Good afternoon, Daily Kos readers. This is your afternoon open thread to discuss all things Hill-related. Use this thread to praise or bash Congresscritters, share a juicy tip, ask questions, or post manifestos.

This is a crosspost from Congress Matters. Naturally, the front page folks here have their own open thread, but this one only focuses on what really matters. (Okay, I made that last part up.)

Here's some of my thoughts. Feel free to add your own.

Debbie Wasserman Schultz thinks that the Stupak's coat hanger amendment will be stripped from the final health care reform bill.

I am confident that when it comes back from the conference committee that that language won't be there," Wasserman Schultz said during an appearance on MSNBC. "And I think we're all going to be working very hard, particularly the pro-choice members, to make sure that's the case.

The problem, of course, is that Saturday's vote was pretty close and on has to wonder how many centrist Democrats would defect over that.

But we still have Joseph Cao, right?

Meanwhile, Nate Silver breaks down the vote on the Stupak amendment and finds a bunch of pro-choice Dems voted for it.

In other health care news, Bernie Sanders would support reconciliation.

Finally (a word used with all due premeditation) the Senate might -- just might -- take up a health care debate.


Anita Dunn is leaving the White House.

Dunn, a longtime Democratic media consultant, took over the job (communications director) on an interim basis earlier this year when Ellen Moran abruptly left the post to take a job at the Commerce Department. Dunn will return to Squier Knapp Dunn, the consulting firm where she is a partner, but will remain as a consultant to the White House on the communications and strategic matters.

Best wishes, Anita.


"Dede Scozzafava" (remember her?) is no longer a proper noun. It is a verb.

The conservative movement's third-party candidate, Doug Hoffman, expected her support but, she said, the newcomer accountant "had no integrity." Plus, the Democrats were so nice! They called. They sympathized. They made her feel good about tossing her support to Bill Owens, who -- with her help -- became the area's first Democratic representative in more than a century.

The Democrats: "We're nicer than the New York Conservative Party."


Chris Dodd is circulating a bill to "dramatically remake the financial regulatory system."

Dodd, chairman of the Senate Banking Committee, wants to create a new Consumer Financial Protection Agency (CFPA) to regulate products like credit cards and home mortgages. Republicans and the financial industry have been strongly opposed to the CFPA, which is backed by the Obama administration and key House Democrats.

Bonus: The bill is only 1,100 pages long -- without amendments, of course. I just wonder if anyone is going to grouse that they "have not had time to read the bill."


Charles Krauthammer is still delusional.

This was all ridiculous from the beginning. The '08 election was a historical anomaly. A uniquely charismatic candidate was running at a time of deep war weariness, with an intensely unpopular Republican president, against a politically incompetent opponent, amid the greatest financial collapse since the Great Depression. And still he won by only seven points.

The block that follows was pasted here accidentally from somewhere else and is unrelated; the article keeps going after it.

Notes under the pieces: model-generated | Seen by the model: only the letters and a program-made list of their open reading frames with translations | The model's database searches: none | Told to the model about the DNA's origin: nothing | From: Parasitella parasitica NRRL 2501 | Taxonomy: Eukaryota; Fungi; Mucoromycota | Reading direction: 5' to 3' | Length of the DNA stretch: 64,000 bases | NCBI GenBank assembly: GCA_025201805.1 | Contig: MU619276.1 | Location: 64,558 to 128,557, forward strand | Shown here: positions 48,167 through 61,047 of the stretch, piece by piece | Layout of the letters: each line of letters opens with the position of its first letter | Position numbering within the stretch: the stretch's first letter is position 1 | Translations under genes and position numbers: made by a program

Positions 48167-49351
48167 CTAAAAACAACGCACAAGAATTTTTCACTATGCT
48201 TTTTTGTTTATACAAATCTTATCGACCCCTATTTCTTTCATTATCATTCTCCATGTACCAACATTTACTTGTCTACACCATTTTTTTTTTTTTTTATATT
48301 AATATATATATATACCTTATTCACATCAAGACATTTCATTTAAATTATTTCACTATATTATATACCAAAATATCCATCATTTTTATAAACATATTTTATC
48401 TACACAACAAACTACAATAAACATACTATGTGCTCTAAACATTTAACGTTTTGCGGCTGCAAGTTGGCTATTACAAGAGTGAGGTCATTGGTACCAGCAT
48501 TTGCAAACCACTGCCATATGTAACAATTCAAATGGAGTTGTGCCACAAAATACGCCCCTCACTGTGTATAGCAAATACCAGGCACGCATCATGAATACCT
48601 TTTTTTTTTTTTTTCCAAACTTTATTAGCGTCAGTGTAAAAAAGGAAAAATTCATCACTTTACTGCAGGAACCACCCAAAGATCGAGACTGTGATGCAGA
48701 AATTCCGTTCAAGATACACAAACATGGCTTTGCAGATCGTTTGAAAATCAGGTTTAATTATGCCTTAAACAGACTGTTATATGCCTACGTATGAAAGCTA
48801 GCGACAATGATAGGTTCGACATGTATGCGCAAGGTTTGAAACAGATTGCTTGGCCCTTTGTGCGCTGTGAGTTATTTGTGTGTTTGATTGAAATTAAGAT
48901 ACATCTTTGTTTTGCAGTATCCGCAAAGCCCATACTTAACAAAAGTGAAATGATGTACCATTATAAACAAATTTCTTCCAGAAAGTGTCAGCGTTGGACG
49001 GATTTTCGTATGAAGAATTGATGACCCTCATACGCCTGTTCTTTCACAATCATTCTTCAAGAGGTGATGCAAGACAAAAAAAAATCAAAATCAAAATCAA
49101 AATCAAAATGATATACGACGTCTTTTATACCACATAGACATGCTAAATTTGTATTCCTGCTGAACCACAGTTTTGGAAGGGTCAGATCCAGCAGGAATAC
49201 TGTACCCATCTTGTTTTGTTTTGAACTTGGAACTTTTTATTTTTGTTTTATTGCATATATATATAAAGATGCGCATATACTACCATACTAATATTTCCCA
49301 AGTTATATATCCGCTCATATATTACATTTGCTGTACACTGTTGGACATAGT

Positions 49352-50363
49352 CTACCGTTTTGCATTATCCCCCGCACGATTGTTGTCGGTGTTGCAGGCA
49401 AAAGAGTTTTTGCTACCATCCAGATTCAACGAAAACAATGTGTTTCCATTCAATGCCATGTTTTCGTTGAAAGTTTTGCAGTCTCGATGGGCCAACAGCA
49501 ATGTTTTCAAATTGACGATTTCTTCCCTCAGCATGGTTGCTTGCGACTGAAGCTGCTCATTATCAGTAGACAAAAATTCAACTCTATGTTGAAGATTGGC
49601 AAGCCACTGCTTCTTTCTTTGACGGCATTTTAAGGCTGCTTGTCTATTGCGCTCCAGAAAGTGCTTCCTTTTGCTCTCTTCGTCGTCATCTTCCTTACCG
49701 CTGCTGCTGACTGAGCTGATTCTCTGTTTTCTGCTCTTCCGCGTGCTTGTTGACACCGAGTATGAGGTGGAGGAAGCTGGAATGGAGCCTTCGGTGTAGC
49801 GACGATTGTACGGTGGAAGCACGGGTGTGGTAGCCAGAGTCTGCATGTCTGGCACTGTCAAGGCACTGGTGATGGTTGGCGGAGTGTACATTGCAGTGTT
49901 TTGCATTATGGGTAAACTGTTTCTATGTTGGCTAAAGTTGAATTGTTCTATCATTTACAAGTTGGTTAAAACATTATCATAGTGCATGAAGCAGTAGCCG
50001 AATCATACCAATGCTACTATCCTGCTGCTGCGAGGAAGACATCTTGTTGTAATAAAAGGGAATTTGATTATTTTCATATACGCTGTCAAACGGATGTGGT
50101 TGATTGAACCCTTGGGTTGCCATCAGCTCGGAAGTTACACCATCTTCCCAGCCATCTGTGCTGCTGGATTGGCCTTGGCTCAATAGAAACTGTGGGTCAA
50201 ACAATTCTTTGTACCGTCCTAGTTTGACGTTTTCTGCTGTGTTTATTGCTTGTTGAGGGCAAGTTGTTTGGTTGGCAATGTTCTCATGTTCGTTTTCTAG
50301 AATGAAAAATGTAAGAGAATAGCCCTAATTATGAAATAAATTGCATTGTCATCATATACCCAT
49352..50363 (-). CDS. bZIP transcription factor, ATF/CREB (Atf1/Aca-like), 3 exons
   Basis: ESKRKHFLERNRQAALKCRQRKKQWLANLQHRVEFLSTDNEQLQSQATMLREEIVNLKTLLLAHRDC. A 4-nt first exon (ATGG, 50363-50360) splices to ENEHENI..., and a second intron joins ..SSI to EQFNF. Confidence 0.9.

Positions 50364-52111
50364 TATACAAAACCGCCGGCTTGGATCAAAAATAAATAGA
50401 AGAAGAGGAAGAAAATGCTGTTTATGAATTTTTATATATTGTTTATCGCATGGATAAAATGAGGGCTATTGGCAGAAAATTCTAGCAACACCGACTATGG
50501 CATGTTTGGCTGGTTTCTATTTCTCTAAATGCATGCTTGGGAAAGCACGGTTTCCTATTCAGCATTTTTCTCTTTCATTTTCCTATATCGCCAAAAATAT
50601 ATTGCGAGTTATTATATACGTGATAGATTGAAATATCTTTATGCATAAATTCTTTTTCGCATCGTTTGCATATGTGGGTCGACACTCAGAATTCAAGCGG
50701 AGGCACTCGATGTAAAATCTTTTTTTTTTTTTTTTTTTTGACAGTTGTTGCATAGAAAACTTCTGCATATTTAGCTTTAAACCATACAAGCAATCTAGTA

Yep. I'm sure the ideological purification of the Republican Party will have zero consequence in 2010 and beyond.

In a related note, Democrats juggle pragmatism and ideology.


When Congress decides not to address a pressing issue, the bureaucracy has a chance to step up and either make things right... or come up with an even dumber idea than Congress could cook up.

Case in point:

Stop missing deadlines for cleaning up polluted waterways, the U.S. Environmental Protection Agency would tell states in the bay watershed.

Or we'll . . . cut off funding for cleaning up polluted waterways.

That idea, announced Monday in a new "draft strategy" for the Chesapeake, might sound as if the EPA is threatening to shoot itself in the foot.

We'll see how that works out.


Harry Reid did his best Vulcan impersonation by claiming it is illogical for Tom Coburn to vote for the war, but to hold up a veterans care bill.


Staying classy: GOP Rep Won't Denounce Call For Backlash Against American Muslims

While I will continue to challenge radical Islamists and point out their ties to terrorism, I have been and will continue to work with mainstream moderate Muslim leaders because the only way to stop radicalization, and prevent the spread of this radical ideology, is to support these Muslim leaders in engaging their own community.

Myrick is in fact partially echoing Gaubatz, who said yesterday: "If Muslims do not want a backlash, then I would recommend a 'house cleaning.'"

That's Rep. Sue Myrick of North Carolina, everybody. Why not give her a call and let her know what you think.


What a relief. Sarah Palin will be returning to Twitter. If you want to join the fun and hear all about Going Rogue, follow @SarahPalinUSA.


And finally, let's get ready to rumble! CQ Politics breaks down the Senate race in Connecticut. This is the seat that Chris Dodd currently holds. This one is turning out to be noteworthy for the entrance of World Wrestling Entertainment (now former) CEO Linda McMahon in the Republican Primary.

Can you smell what the Dodd is Cooking?

Originally posted to Casual Wednesday on Tue Nov 10, 2009 at 01:05 PM PST.

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